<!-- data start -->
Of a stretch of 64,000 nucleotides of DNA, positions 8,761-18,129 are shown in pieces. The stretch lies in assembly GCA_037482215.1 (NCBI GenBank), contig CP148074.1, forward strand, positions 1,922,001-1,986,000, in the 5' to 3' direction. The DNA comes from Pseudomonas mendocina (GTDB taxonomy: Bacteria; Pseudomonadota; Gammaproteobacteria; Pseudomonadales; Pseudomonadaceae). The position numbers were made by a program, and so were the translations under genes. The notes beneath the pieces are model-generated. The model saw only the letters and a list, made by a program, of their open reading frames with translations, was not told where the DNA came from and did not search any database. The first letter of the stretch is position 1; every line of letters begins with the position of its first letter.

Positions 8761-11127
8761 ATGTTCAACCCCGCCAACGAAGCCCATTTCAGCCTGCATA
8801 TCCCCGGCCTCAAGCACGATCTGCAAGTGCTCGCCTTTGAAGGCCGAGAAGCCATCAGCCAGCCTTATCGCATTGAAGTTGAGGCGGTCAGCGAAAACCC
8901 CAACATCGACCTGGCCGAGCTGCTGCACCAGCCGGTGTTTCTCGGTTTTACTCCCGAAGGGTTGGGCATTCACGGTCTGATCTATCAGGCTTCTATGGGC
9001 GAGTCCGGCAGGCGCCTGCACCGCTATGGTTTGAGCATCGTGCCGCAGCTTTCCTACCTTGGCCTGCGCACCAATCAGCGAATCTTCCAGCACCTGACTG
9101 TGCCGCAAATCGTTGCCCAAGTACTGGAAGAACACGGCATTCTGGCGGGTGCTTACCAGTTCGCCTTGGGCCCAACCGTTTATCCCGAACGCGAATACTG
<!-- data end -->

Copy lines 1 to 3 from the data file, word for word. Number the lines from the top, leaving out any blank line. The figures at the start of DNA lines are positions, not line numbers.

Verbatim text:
Of a stretch of 64,000 nucleotides of DNA, positions 8,761-18,129 are shown in pieces. The stretch lies in assembly GCA_037482215.1 (NCBI GenBank), contig CP148074.1, forward strand, positions 1,922,001-1,986,000, in the 5' to 3' direction. The DNA comes from Pseudomonas mendocina (GTDB taxonomy: Bacteria; Pseudomonadota; Gammaproteobacteria; Pseudomonadales; Pseudomonadaceae). The position numbers were made by a program, and so were the translations under genes. The notes beneath the pieces are model-generated. The model saw only the letters and a list, made by a program, of their open reading frames with translations, was not told where the DNA came from and did not search any database. The first letter of the stretch is position 1; every line of letters begins with the position of its first letter.

Positions 8761-11127
8761 ATGTTCAACCCCGCCAACGAAGCCCATTTCAGCCTGCATA